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GTAP Resource #1518

"Market access and competition in the service sector"
by Francois, Joseph and Ian Wooton

This paper is concerned with the relationship between the traditional concept of market access in goods sectors and the degree of competition in the service sector. In particular, we examine the interaction between trade in goods and the degree of competition in the “margin” services that facilitate the interaction between the exporter and the final consumers. This includes domestic shipping and logistic services, of course, as well as the wholesale and retail sectors and other links in the distribution chain that carries imported goods to the consumer.
We focus on the following questions. Does national competition policy in the distribution sectors matter for the level of trade in goods? (That is, does “non-tradables” competition policy have trade effects?) Are the gains from trade affected by the degree of service-sector competition? What are the implications of service-sector competition for the interpretation of tariff concessions (that is, market-access concessions) made during trade negotiations? How might market-access concessions under the GATS in the margin sectors (assumed to involve a mix of profit shifting and increased competition) interact with market access in goods trade? Finally, is there a relationship between the traditional optimal-tariff arguments and the optimal degree of domestic competition? GATT-related events and circumstance related to this issue include the Fuji-Kodak dispute about domestic distribution cartels, involving the U.S. and Japanese governments and the perpetual debate about antitrust exemptions within the EU Single Market(s) for autos. They also lurk behind the retail distribution system and its impact on trade in both Switzerland and Japan, and behind the German experience with retailing cartels (and the implications of Wal-Mart-type entry).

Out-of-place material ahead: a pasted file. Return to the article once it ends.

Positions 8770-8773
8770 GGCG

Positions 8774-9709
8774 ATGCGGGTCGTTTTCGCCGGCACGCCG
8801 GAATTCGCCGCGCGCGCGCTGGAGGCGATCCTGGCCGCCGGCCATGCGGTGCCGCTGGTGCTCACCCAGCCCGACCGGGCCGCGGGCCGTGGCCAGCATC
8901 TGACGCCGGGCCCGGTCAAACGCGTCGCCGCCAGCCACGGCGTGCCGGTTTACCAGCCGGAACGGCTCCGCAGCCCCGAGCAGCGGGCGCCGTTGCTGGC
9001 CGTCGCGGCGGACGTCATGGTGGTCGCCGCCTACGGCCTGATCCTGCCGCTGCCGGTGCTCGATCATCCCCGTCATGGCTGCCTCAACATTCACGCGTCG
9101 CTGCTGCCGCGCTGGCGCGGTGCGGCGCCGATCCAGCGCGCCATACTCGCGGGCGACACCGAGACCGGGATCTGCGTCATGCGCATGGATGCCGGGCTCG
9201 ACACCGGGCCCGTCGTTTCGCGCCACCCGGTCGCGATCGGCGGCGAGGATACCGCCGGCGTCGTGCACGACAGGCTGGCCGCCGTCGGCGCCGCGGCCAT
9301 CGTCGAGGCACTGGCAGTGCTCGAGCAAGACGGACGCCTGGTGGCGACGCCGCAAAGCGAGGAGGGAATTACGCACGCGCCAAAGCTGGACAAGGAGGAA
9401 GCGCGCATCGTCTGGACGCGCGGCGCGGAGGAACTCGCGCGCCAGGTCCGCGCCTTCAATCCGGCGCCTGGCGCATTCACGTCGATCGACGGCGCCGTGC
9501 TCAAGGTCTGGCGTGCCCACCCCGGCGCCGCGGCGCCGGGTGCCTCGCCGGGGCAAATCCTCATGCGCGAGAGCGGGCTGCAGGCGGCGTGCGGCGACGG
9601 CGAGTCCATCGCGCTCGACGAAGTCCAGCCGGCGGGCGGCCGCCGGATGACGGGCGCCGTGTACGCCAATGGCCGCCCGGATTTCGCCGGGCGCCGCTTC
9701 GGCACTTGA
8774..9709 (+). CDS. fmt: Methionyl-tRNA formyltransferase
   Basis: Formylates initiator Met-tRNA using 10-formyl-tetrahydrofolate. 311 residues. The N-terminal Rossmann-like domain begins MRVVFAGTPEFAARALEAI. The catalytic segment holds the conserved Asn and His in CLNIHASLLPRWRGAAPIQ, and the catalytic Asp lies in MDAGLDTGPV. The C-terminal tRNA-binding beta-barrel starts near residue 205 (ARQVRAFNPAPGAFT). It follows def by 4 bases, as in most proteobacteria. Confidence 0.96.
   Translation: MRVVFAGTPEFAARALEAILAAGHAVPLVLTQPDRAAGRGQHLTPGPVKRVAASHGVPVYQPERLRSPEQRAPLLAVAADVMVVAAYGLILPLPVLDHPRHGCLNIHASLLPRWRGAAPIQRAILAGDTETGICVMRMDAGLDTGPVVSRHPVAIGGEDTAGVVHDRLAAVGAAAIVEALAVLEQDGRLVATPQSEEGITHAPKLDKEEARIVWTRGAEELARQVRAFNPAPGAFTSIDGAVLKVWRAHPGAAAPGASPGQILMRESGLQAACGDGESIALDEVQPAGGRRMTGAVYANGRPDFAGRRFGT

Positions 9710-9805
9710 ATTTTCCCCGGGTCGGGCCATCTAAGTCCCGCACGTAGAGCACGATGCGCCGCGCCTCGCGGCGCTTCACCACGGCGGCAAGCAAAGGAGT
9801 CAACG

We explore these issues both empirically and theoretically. Our results point to potentially important linkages between service sector competition, and the degree of effective market access affecting goods trade. This, in turn, suggests linkages between GATS-based liberalization and goods trade that go well beyond current policy analyses and discussion

Resource Details (Export Citation) GTAP Keywords
Category: 2004 Conference Paper
Status: Published
By/In: Presented at the 7th Annual Conference on Global Economic Analysis, Washington DC, USA
Date: 2004
Created: Francois, J. (5/3/2004)
Updated: Ahmed, S. (9/13/2004)
Visits: 2,179
No keywords have been specified.

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